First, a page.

With Pitcher's and Catcher's now firmly situated in Viera, running through flip drills and bullpen sessions, the dust is finally being kicked up on the 2011 season. We have gone over some of the spring training battles in the past, focusing on different positions and roles that are up in the air. Now it's time to turn our attention to some more specifics, who exactly are we watching and what for? Lets' single out 5 players who we've got our eyes on in Spring Training.
Jesus Flores - Catcher
Is he finally healthy? Flores has spent his career as a long-shot, signed as an amateur free agent by the Mets, the 17 year-old Flores worked his way up through the system. By 2006, Flores was busy hitting .266 with an OPS of .822, in 120 games in High-A Port St. Lucie (also 21 HR and 70 RBI). The Mets decided to leave him off their 40-man roster at the end of the season and the Nats picked him in the Rule 5 draft, hoping to keep him on the big league team for the rest of the year. Flores proved to be a very serviceable backup, providing mediocre numbers with solid defense while giving fans hope for the future. He would spend much of the next 3 years on the DL with a variety of injuries ranging from a sprained ankle to broken shoulder to a torn labrum. Is this the time where Flores is finally healthy and ready to build on his amazing start to the 2009 season (.301 AVG and .877 OPS)?
Ross Detwiler - LHP
Is he finally healthy? This blurb will appear very similar to the previous one, with all the same stories being told. Tons of untapped potential. The only difference here is that Ross Detwiler was taken as the 6th overall selection in the 2007 Draft. Detwiler had the distinction of falling into the same boat as Justin Maxwell, called up to the Majors just a few months after signing with the club, starting his arbitration clock way too early. Early on it became evident that Ross was going to run into lots of problems due to the fact that his delivery crossed his body, creating unnecessary pressure on his left hip. True enough, he has had 2 separate trips to the DL with a chronic hip injury. In his limited time in the Majors, Ross has put up a 2-9 record with a 4.74 ERA and a 1.58 WHIP, not very solid for a first-round selection. If Ross can't put it together this year, it's time to starting using the word "bust".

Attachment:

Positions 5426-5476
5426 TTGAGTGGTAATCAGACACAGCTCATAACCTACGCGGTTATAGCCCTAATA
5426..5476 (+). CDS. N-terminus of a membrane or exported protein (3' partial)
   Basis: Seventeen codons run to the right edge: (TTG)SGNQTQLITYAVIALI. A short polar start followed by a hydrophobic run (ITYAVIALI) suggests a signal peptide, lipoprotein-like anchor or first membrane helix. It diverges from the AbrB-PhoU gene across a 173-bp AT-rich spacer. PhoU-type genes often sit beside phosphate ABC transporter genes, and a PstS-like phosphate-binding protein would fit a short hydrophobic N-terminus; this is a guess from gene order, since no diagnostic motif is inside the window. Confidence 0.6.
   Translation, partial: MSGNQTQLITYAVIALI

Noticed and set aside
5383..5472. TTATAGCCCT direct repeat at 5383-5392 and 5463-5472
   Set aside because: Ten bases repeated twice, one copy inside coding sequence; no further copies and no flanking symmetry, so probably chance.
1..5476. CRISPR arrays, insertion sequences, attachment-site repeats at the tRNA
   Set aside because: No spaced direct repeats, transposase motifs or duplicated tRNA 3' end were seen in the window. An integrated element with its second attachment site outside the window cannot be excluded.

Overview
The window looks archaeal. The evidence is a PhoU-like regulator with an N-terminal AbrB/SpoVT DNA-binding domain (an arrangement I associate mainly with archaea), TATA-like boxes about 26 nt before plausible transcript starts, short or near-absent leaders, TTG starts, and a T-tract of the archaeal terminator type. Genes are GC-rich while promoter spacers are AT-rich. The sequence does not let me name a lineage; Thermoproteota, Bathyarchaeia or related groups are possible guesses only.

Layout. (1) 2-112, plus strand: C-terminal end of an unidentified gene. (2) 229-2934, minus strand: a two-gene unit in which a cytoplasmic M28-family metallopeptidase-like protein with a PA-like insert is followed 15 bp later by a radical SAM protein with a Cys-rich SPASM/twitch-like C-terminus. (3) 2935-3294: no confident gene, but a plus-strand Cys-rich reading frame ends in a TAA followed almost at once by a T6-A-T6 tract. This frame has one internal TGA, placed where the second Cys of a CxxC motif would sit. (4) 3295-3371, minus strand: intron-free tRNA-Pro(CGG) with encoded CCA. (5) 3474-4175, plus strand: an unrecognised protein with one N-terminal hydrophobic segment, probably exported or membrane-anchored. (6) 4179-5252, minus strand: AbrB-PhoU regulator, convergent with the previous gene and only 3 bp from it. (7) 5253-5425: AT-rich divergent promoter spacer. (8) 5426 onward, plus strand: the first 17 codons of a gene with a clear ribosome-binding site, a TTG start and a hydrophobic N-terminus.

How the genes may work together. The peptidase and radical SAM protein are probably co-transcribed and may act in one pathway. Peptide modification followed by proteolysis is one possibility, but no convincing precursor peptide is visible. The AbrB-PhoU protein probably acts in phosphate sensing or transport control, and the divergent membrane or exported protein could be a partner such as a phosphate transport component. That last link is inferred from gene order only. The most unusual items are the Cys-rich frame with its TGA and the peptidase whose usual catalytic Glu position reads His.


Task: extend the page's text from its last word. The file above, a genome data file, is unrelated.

Nyjer Morgan - CF
Nyjer's problems have been well-documented. Coming over from the Pirates in 2009, Morgan solidified a position as a future Nats star when he hit .351 and stole 24 out of 31 bags in just 49 games. Then 2010 rolled around, and it became apparent that Morgan was a loose cannon. His batting average dropped to a career low and he led baseball in Caught Stealing, hopefully new Nats 3B coach Bo Porter can work his magic in that department... Stats aside, there were tantrums in the outfield and brawls in Florida, Morgan lost a lot of goodwill with the fans. Normally this would be forgiven with solid play (See: Manny Ramirez's entire career), but Morgan struggled in every place he succeeded just one year prior; at the plate, on the basepaths, and in the field. I am already on the record as saying that I believe Morgan will lose his job by July, its now up to him whether or not that happens.
Jason Marquis - RHP
Marquis was last years "big name pitcher" the Nats acquired after failing to get someone better. Signed for a 2 year/$15 million dollar contract, Marquis dazzled opposing team's fans in his first three starts, giving up 19 ER in his first 8 IP in a Nationals uniform. The lowest of low points came on the Nats first Sunday Home game of the year, when Marquis failed to record an out despite giving up 7 ER en route to a 10 run first innning. Immediately going on the DL with a "right elbow injury" (read: case of the can't-pitch-itis), Marquis was out for most of the year. He came back in August and proceeded to pitch in a bi-polar nature; couple good starts, then a bad one, couple good starts, really bad one. The only impressive thing from his 2010 season is that he was able to lower his ERA from 20.52 all the way down to 6.60 by the end of the year. Going into Spring Training, he is almost guaranteed a spot on the rotation due to the large financial commitment ($7.5 million) the team has already made. Marquis needs to have a quick recovery from his worst year as a professional, if it doesn't happen by the end of Spring Training I could see Marquis getting a pink-slip before the ball club heads north to Washington.
Bryce Harper - OF
The wunderkind himself. No player will get as much buzz as the 18 year old phenom come March 1st. In all reality Bryce Harper has no real shot at making the big league ball club, but that won't matter to baseball pundits or fans. Fresh out of a stellar performance at the Arizona Fall League, where he hit .343 with a 1.039 OPS, this will only be Harper's second experience with Major League pitching. The only real markers that Nats fans should be looking for out of Bryce will be his adjustment to the outfield and how he can hit a Big League curveball. I, for one, hope that when Capitol Baseball makes our trek down to Viera that Bryce Harper is still in Big League Camp.